Police statements said Brooks, Divens and others had been drinking and went to a bar before returning to Brooks’ house. Divens pretended to throw Brooks’ keys in the grass, though he actually held onto the keys, prompting the attack. Investigators were told Brooks was intoxicated and had threatened to get a gun.

A memo released Thursday from the district attorney’s office in announcing the dismissal of the case states that Brooks and Divens had altercations at Brooks’ home in both May and June.

“I have reviewed the memo and agree with its conclusion,” district attorney Jeff Rosen said in a statement. “Cases are not always what they first appear. The value to a thorough and deliberate investigation is a more complete picture of the facts. We cannot prosecute this case because we cannot prove the crime beyond a reasonable doubt to 12 jurors. To file criminal charges when we do not believe we will obtain a conviction is wrong.”

The 29-year-old Brooks, a seven-year NFL veteran, started every regular-season game last season for the NFC champion Niners, who lost to Baltimore 34-31 in the Super Bowl. Brooks had 46 tackles, 6.5 sacks, an interception and two forced fumbles in his fifth season with San Francisco.

He was a third-round pick by Cincinnati out of Virginia in the 2006 supplemental draft.

Jahvid Best bridged concussion eras

ImageFor almost nine months, it has appeared a near-certainty that Jahvid Best would never play for the Detroit Lions again. So on the day that the Lions made it official and released him, we’re left to wonder: Would a player with Best’s medical history even be drafted in 2013?

Best’s series of concussions bridged two eras of NFL concussion protocol. When he was drafted in 2010, it was well-known that his college career at Cal had ended on a nasty head-first fall that left him unconscious on the field. NFL teams closely examined his medical records, and while some might have had concerns, few blinked when the Lions traded back into the first round to make him the No. 30 overall pick.

[+] EnlargeJahvid Best

AP Photo/Greg TrottJahvid Best played in 22 games for the Lions, who drafted him in the first round of the 2010 draft despite a history of concussions.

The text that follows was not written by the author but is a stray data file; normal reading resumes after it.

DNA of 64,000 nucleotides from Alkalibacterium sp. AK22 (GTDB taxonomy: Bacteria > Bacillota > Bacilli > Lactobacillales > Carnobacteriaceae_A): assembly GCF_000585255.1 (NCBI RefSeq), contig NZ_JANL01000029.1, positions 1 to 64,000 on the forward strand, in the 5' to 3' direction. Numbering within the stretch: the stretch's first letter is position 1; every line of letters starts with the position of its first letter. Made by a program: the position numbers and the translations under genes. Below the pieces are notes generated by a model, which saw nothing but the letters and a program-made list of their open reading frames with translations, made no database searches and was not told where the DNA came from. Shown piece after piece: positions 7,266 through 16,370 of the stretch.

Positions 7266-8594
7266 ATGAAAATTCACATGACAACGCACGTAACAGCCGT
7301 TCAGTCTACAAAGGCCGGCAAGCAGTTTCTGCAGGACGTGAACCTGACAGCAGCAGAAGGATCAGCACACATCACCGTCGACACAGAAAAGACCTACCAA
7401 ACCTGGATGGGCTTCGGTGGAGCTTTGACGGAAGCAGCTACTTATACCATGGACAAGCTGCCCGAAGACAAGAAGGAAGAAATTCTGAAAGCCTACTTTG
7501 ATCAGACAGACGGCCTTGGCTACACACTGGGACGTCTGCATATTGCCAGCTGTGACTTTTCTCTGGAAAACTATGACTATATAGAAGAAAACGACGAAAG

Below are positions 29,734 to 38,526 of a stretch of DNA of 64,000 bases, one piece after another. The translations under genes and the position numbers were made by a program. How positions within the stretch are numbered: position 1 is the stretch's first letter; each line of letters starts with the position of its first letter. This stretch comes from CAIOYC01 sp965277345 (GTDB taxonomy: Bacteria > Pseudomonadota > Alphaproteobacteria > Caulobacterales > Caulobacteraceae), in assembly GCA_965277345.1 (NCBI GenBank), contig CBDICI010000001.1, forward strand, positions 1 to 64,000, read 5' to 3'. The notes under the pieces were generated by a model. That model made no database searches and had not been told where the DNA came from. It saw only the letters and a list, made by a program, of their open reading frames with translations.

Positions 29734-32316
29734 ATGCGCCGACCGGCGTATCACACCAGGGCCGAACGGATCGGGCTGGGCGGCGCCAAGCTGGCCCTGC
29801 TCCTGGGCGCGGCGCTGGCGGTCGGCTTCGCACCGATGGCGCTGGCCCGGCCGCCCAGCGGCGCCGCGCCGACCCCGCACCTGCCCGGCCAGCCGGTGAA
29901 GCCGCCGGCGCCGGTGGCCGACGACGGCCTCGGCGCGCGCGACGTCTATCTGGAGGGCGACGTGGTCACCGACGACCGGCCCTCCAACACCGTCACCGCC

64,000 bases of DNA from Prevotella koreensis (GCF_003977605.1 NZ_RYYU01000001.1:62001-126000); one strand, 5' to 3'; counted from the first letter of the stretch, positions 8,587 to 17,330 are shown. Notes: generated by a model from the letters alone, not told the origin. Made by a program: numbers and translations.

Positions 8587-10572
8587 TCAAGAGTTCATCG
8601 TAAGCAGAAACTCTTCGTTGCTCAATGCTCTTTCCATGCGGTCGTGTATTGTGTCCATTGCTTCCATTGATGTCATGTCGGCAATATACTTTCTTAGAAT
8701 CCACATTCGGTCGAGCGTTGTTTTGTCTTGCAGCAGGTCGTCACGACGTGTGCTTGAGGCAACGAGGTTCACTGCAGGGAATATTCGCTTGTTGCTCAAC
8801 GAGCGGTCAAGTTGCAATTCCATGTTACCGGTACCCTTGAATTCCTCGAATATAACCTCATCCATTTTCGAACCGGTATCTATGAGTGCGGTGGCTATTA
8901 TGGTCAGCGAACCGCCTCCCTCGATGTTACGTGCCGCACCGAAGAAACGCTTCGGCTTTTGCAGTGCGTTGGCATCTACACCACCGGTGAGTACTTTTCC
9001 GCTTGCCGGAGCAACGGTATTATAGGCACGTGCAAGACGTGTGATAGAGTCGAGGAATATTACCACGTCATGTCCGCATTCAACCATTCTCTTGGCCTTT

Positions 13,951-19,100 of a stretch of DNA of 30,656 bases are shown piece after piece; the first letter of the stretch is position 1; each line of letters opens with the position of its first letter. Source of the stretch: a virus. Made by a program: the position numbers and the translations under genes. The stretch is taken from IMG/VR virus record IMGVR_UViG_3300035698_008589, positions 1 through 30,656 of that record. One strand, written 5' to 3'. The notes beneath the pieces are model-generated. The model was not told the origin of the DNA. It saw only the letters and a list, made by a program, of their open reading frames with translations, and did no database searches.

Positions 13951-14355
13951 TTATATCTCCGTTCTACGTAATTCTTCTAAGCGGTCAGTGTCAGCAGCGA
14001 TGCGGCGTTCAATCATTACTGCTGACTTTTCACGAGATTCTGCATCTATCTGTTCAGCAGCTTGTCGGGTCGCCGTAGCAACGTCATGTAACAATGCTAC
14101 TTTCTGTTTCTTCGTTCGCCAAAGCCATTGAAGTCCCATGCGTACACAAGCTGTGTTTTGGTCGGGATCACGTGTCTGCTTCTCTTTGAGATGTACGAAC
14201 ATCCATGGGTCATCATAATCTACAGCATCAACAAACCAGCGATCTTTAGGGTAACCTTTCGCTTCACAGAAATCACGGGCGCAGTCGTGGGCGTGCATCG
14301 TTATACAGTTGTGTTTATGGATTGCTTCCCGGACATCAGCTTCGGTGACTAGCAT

At the time, as we’ve noted, Lions coach Jim Schwartz said: “[A]ll our reports and everything else led us to believe that he had put that behind him and was no more susceptible than any other player.”

Schwartz’s sentiment reflected that of many in the NFL at the time. But as we all know, the tenor of thought on head injuries has changed dramatically since then. There have been studies that connected deceased former players to chronic traumatic encephalopathy (CTE), a degenerative brain disease. Thousands of former players have joined lawsuits against the NFL for its treatment of their head injuries, and return-to-play protocols have been enhanced and standardized throughout the league.

In 2010, few of us differentiated the risk between a concussion history and a chronic knee injuries. In 2013, I really wonder if a concussion like Best’s — he fell nearly 5 feet onto his head, was motionless on the field and said nearly two months later he still was not 100 percent — would remove a player from the draft board altogether.

In the end, the Lions got 22 games out of Best before his second and final NFL head injury. He said repeatedly last year that he was no longer having concussion symptoms, so it was not entirely clear what standards he and the Lions were using to measure his recovery and what further hurdles he faced before being cleared.

Regardless, this day has been inevitable since the Lions decided not to activate him from the physically unable to perform (PUP) list last fall. They moved on this offseason by signing free agent Reggie Bush to fill the scatback role they once envisioned for Best, but we should be careful about throwing him on the scrap heap along with the Lions’ other failed draft choices. This situation was unique, and if the Lions hadn’t drafted him in 2010, someone else would have. In 2013? I’m not so sure.